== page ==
Review: 14


14
14 by Peter Clines
My rating: 4 of 5 stars

Once upon a time, for many years, all I read was horror fiction. These days, my reading tastes vary pretty widely, with horror popping up … rarely. You read too much in one genre, you get burned out. That’s how it was for me, anyway. Now, when I dip back into the horror pool, I need for the book to be really good. Peter Clines’ 14 managed that.

Nate Tucker got lucky and found a nice apartment at an affordable price in an old building in Los Angeles. Unfortunately, the building is also a machine that is keeping Lovecraftian horrors at bay. More unfortunately, some weird cultists have found the machine and want to shut it down so that Cthulhu and his buddies can feed on humanity.

On the one hand, I wanted to say Blech! when the full plot twist was revealed and real people like Lovecraft and Tesla were used to advance the plot. However, Clines did such a good job at creating his very believable cast of characters that I went along with it. And I enjoyed nearly every minute of this ride. There were a few things, like the constant movie references and the cliche of … who the bad guy is that were a little annoying, but they were only minor annoyances.

The book comes across like a mystery, with the horror not rearing it’s slimy head until you’re way into it. But you know it’s coming. And you know it’s gonna be big and bad. Clines delivers on that. It’s a good book and I highly recommend it. I listened to it on audio and can definitely recommend it that way, too.

View all my reviews

Advertisements

Family Means Forgiving


Yesterday I delivered my first sermon. It was for the Class of 2017 baccalaureate ceremony at Western Heights High School, where I’m the English department chairman. Some Facebook friends asked for a copy of the speech, so here it is, pretty much just as delivered.

Family Means Forgiving

Hello. Thank you to my colleagues, the parents, and especially the Class of 2017 for asking me to be your speaker today. I know some of you are thinking I’m an odd choice to deliver your baccalaureate sermon, and honestly, I’m as surprised as you are. When I was a kid, my dad would blast Jimmy Swaggart on the turntable Sunday mornings while getting ready for church, and I would stay in bed as long as I could, pretending to be asleep, sick, lame, or dead in hopes I wouldn’t have to go. And now here I am.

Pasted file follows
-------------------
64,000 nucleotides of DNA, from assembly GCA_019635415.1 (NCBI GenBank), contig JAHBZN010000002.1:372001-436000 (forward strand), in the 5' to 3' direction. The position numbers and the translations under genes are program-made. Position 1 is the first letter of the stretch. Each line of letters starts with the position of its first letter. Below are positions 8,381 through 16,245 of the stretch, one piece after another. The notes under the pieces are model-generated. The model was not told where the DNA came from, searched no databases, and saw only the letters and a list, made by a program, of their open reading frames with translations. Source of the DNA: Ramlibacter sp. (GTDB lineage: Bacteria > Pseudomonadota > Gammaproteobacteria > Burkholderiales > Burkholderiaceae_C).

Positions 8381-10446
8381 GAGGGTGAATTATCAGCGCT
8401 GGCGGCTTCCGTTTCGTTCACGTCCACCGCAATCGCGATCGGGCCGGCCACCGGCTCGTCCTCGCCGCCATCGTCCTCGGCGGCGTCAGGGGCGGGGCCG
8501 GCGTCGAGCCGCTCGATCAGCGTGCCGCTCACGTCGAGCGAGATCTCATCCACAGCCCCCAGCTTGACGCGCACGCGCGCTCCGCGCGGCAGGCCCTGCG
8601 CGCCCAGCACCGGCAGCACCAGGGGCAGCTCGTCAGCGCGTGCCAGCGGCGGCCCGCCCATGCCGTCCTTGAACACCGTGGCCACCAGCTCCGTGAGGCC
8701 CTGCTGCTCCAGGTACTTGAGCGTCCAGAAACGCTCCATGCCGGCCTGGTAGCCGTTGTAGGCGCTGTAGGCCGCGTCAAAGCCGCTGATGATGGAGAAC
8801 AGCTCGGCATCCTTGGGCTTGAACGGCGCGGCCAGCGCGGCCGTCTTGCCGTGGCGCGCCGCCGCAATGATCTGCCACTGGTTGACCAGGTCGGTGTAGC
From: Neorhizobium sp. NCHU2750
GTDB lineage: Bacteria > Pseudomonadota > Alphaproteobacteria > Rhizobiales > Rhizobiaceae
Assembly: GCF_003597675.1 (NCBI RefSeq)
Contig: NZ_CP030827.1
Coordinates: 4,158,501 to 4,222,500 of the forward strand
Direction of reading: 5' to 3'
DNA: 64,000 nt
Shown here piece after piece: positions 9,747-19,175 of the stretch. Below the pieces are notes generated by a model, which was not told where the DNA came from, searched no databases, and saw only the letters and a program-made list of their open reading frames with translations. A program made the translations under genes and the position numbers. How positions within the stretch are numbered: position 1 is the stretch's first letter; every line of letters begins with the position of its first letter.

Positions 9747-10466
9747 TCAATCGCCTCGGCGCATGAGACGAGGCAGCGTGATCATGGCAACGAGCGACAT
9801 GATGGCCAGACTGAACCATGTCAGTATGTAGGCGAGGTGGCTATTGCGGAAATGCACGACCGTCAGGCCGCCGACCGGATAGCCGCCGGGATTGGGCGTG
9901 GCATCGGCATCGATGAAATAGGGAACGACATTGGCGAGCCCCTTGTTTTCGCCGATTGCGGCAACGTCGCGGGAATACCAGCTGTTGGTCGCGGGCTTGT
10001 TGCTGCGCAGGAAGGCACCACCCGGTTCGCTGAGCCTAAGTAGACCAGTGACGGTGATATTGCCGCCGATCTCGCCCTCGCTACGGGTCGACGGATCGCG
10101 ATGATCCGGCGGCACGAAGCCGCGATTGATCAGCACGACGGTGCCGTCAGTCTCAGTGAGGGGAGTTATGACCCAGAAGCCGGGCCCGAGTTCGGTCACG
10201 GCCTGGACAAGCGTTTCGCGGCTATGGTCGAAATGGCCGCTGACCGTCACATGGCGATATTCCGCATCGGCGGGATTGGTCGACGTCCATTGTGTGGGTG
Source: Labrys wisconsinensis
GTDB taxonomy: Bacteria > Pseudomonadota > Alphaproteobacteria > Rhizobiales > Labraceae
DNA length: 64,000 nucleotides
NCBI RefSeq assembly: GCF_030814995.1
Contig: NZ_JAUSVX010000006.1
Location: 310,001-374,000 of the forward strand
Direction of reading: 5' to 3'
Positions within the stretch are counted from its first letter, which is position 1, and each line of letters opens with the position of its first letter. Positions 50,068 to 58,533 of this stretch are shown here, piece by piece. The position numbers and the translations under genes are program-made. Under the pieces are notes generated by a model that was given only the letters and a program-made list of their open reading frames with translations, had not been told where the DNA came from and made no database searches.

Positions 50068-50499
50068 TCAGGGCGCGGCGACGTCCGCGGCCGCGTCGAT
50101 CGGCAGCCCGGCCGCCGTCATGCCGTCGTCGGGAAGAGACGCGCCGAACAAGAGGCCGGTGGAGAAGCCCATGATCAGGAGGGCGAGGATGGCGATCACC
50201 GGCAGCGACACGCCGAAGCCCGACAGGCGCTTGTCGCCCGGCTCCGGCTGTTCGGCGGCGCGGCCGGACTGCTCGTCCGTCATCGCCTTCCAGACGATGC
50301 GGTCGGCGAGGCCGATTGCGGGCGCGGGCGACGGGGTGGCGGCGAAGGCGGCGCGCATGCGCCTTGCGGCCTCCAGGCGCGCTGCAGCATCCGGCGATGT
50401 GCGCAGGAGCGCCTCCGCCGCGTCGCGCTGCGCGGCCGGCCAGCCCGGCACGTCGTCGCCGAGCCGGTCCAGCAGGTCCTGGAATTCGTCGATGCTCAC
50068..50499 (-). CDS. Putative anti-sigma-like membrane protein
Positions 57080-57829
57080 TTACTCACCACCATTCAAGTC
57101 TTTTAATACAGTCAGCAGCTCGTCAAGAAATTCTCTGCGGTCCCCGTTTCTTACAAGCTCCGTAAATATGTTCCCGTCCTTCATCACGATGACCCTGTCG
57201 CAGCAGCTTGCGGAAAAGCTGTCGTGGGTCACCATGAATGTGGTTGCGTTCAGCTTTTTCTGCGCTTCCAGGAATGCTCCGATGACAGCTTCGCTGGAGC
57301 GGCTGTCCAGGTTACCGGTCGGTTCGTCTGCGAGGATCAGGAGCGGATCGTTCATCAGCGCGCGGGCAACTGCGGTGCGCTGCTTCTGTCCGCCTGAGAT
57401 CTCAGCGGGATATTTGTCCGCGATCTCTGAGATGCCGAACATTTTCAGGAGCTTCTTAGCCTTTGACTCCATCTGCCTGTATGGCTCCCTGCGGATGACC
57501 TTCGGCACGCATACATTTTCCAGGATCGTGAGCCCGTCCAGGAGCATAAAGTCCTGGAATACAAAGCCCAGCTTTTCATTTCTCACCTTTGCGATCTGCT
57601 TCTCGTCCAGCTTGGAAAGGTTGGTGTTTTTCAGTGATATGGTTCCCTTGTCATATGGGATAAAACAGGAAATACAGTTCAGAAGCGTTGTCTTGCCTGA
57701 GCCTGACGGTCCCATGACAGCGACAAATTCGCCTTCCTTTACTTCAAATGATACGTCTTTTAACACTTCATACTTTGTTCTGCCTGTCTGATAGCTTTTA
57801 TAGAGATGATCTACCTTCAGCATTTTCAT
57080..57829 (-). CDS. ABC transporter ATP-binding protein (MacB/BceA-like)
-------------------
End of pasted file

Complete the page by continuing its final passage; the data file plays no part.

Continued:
I spent a lot of time trying to decide what I wanted to talk about today. Although I am a licensed minister, I’ve only used those credentials to marry people, and I couldn’t find anyone willing to get married today, so I had to sit down and write an actual sermon. I’ve written news stories about teenagers dying while huffing gasoline and novels exploring my own deepest fears, but this was one of the hardest things I’ve ever written. For my topic, I decided to talk about something I wish I’d been told some three decades ago when I was sitting in the audience at Enid High School’s baccalaureate.

Forgiveness is part of what I want to talk to you about today. Forgiveness, family, and avoiding regrets. But let’s start with the family part.

What is family? If you were a senior in my AP Literature class this year you probably expect to hear some John Steinbeck quotes about how there’s only one soul and each of us has a little piece of it and that makes us all family. Well, instead of a quote you got a paraphrase … and I expect you to know the difference.

Romans 12:10 has something to say about who we should consider to be family. “love one another with mutual affection; anticipate one another in showing honor. ” First Peter, Chapter 4, verse 8, tells us, “Above all, let your love for one another be intense, because love covers a multitude of sins.”

My point here is that family extends beyond the mom or dad or grandparents sitting with our graduates today. Sure, we’re all made in the image of God and that makes us family. But beyond that, we share a kinship forged here in these hallways, in the stadium, in this auditorium and in the classrooms. We are a family of Jets.